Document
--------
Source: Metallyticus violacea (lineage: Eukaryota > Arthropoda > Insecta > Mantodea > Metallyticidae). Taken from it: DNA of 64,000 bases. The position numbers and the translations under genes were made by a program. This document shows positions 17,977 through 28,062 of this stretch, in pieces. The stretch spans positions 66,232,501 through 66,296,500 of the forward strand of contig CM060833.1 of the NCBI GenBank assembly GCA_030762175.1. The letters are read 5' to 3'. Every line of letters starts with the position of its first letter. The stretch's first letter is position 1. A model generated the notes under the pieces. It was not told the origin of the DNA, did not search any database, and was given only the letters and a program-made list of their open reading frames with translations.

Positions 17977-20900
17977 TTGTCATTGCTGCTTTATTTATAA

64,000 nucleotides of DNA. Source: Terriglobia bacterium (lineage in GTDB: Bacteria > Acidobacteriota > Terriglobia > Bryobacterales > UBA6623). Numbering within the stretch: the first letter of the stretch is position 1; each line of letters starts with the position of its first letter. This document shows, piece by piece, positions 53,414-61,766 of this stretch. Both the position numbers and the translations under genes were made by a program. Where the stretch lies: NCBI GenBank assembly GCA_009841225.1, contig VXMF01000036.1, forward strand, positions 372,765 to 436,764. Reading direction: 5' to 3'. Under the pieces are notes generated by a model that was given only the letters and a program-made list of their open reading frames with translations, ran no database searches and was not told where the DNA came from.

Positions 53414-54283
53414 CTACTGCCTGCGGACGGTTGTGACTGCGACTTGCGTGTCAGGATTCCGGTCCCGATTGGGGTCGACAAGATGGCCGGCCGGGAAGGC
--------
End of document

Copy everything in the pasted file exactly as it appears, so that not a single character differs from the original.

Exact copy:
Source: Metallyticus violacea (lineage: Eukaryota > Arthropoda > Insecta > Mantodea > Metallyticidae). Taken from it: DNA of 64,000 bases. The position numbers and the translations under genes were made by a program. This document shows positions 17,977 through 28,062 of this stretch, in pieces. The stretch spans positions 66,232,501 through 66,296,500 of the forward strand of contig CM060833.1 of the NCBI GenBank assembly GCA_030762175.1. The letters are read 5' to 3'. Every line of letters starts with the position of its first letter. The stretch's first letter is position 1. A model generated the notes under the pieces. It was not told the origin of the DNA, did not search any database, and was given only the letters and a program-made list of their open reading frames with translations.

Positions 17977-20900
17977 TTGTCATTGCTGCTTTATTTATAA

64,000 nucleotides of DNA. Source: Terriglobia bacterium (lineage in GTDB: Bacteria > Acidobacteriota > Terriglobia > Bryobacterales > UBA6623). Numbering within the stretch: the first letter of the stretch is position 1; each line of letters starts with the position of its first letter. This document shows, piece by piece, positions 53,414-61,766 of this stretch. Both the position numbers and the translations under genes were made by a program. Where the stretch lies: NCBI GenBank assembly GCA_009841225.1, contig VXMF01000036.1, forward strand, positions 372,765 to 436,764. Reading direction: 5' to 3'. Under the pieces are notes generated by a model that was given only the letters and a program-made list of their open reading frames with translations, ran no database searches and was not told where the DNA came from.

Positions 53414-54283
53414 CTACTGCCTGCGGACGGTTGTGACTGCGACTTGCGTGTCAGGATTCCGGTCCCGATTGGGGTCGACAAGATGGCCGGCCGGGAAGGC